A guide for mastering endpoint management
Unified Endpoint Management (UEM) has emerged over the last couple of years as a new approach to help IT teams better manage a growing number of devices in an increasingly distributed work environment, by uniting traditional endpoint management and mobile device management (MDM). Yet successfully integrating the two commonly disparate approaches is easier said than done. In fact, many teams find themselves overwhelmed by the thought of figuring out where to even begin marrying both approaches, resulting in continued separate workflows and lingering inefficiencies.
For the modern enterprise looking to maintain both its security posture and digital relevancy, however, the impact of resisting UEM extends well beyond a missed opportunity for IT workflow optimization. By not deploying an effective UEM strategy, an organization is missing a critical step to comprehensively and uniformly securing its entire IT environment -- which includes an ever-growing web of network connected devices, including desktop computers, laptops, smartphones and tablets, as well as printers, projectors, BYOD devices, gateways and Internet of Things devices -- all of which are essential to employees’ daily work and, ultimately, business continuity and growth. For organizations looking to unite endpoint management and MDM workflows to optimize efficiency, security and digital enablement UEM has to offer, here are some key tips to keep in mind.
Avoid starting from scratch
A UEM strategy that builds off of existing endpoint management is far more successful than completely starting anew, and there are generally two approaches. The first is to treat UEM as a descendent of enterprise mobility management (EMM). This approach is supported by products that take advantage of support for MDM APIs in leading operating systems (OSes), macOS and Windows 10, and treat computers and laptops like mobile devices. The problem with this approach, particularly for older enterprises, is that it ignores any devices running old OSes. A second approach takes traditional endpoint management solutions that have APIs or integrations with MDM solutions and combines them with EMM to include all devices, running on both new and legacy OSes.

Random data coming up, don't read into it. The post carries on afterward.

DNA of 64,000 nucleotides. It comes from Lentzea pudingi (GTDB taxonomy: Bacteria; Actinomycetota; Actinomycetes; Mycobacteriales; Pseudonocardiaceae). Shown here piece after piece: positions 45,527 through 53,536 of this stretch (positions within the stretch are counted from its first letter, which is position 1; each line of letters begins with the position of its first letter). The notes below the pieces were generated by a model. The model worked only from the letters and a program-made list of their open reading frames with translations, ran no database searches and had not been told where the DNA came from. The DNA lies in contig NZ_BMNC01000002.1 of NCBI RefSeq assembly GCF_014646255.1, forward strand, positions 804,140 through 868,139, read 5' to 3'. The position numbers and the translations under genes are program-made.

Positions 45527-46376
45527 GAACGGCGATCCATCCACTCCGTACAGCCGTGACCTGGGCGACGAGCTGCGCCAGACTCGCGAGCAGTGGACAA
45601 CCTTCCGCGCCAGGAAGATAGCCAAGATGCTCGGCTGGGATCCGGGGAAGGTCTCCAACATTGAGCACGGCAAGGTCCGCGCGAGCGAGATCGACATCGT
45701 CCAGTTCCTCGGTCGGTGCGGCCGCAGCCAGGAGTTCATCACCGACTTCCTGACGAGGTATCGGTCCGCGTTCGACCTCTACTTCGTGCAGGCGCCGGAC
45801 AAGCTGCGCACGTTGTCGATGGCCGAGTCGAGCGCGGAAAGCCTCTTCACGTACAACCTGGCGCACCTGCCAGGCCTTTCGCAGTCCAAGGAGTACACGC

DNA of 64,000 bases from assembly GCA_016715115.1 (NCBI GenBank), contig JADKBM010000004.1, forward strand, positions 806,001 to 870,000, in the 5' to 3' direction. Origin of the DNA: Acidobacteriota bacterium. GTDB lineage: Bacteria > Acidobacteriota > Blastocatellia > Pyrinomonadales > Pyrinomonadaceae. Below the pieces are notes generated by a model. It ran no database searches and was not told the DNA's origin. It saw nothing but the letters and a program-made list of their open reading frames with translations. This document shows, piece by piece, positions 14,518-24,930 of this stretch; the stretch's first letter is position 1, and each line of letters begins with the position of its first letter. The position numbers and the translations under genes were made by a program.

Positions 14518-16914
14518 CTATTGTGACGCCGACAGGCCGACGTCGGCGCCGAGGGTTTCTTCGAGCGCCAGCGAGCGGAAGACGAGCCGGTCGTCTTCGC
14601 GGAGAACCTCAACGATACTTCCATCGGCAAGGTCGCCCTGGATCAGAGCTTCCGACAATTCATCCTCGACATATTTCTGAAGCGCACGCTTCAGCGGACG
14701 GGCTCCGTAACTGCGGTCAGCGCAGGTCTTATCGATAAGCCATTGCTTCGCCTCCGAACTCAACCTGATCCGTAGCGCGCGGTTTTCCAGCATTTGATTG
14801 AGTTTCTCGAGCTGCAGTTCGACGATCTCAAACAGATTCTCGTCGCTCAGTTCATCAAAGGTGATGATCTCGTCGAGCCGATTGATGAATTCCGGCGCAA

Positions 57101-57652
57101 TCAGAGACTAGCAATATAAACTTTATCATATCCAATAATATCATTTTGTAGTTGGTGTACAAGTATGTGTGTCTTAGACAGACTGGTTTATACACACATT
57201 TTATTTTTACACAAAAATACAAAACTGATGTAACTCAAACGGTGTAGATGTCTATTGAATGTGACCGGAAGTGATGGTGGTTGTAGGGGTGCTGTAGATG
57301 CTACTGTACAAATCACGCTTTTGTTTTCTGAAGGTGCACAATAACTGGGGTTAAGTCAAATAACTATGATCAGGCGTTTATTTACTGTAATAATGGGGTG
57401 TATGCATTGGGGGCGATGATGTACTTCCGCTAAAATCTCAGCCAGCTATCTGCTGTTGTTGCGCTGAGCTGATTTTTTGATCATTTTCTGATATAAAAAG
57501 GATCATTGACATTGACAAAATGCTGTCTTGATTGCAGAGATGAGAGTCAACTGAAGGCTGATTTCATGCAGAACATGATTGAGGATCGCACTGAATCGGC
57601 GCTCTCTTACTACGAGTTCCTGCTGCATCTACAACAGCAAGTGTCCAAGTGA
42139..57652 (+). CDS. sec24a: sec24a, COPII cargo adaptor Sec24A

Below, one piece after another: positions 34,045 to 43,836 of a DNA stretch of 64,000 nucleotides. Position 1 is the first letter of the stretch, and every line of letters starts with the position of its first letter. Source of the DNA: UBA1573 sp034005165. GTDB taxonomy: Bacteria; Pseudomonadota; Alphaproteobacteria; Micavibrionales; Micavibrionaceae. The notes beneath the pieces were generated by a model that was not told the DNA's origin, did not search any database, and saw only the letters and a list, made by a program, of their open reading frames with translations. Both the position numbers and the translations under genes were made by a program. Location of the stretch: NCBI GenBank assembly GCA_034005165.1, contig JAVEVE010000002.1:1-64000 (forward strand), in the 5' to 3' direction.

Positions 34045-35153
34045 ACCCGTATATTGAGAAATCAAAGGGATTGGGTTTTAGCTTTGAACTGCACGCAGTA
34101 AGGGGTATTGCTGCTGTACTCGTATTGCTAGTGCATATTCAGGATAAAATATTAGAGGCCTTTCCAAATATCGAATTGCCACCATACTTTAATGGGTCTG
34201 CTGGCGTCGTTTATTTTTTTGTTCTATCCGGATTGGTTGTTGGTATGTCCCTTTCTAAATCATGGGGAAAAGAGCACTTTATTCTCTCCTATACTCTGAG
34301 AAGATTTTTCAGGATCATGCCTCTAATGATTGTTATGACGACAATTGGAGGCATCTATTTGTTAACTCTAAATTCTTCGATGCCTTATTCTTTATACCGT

Pay careful attention to mobile apps
Mobile devices are managed differently than more traditional endpoints like desktop computers and laptops -- and are continuing to grow in the workplace -- so placing emphasis on mobile is critical. A key challenge for both of the aforementioned approaches lies within mobile app management. Both approaches work properly with some built-in APIs for iOS and Android, but they often leave uncovered several important aspects of iOS and Android on which enterprises depend, such as SDKs, app wrapping tools and productivity apps. Additionally, many organizations have made significant investments in Group Policy to manage their desktop computers and laptops, but the reality is that mobile devices are managed differently. IT teams should seek out a single-pane-of-glass solution that unifies inventory management, policy enforcement and reporting on all devices, regardless of platform or form factor.
There are minimal criteria your UEM strategy must meet
To achieve true UEM, an organization should ensure its strategy combines and applies the main features of MDM and traditional client management to all endpoints. At a minimum, these features should include: configurations and settings management, policy and compliance enforcement, detailed reporting, security management, corporate identity and Single Sign-on, enterprise systems integration, push updates, and multi-user, single user or kiosk options. Additionally, when it comes to BYOD enablement, a UEM strategy must strike a balance between enforcing the organization’s security standards on corporate data and resources, while ensuring employees’ ability to use their own devices. To achieve this IT teams must make sure they have the ability to make user-owned devices trusted, apply device-level security policies, provide the apps needed for work, manage software licenses on employee-owned devices and minimize the time it takes to provision devices.
Thankfully for IT teams, jockeying between different management strategies, consoles, products is no longer a grim reality of endpoint management thanks to the emergence of UEM. While the biggest hurdle can be figuring out how and where to start, by keeping these tips and considerations in mind, IT teams will be well on their way to the heightened efficiency, comprehensive security application and digital enablement required and expected of today’s enterprises.
Dana Ragsdill is the director of Product Management for Quest KACE solutions. She has more than 25 years of technical enterprise product experience, holding leadership roles in solution engineering, architecture and technical marketing. Dana is located in Austin, Texas.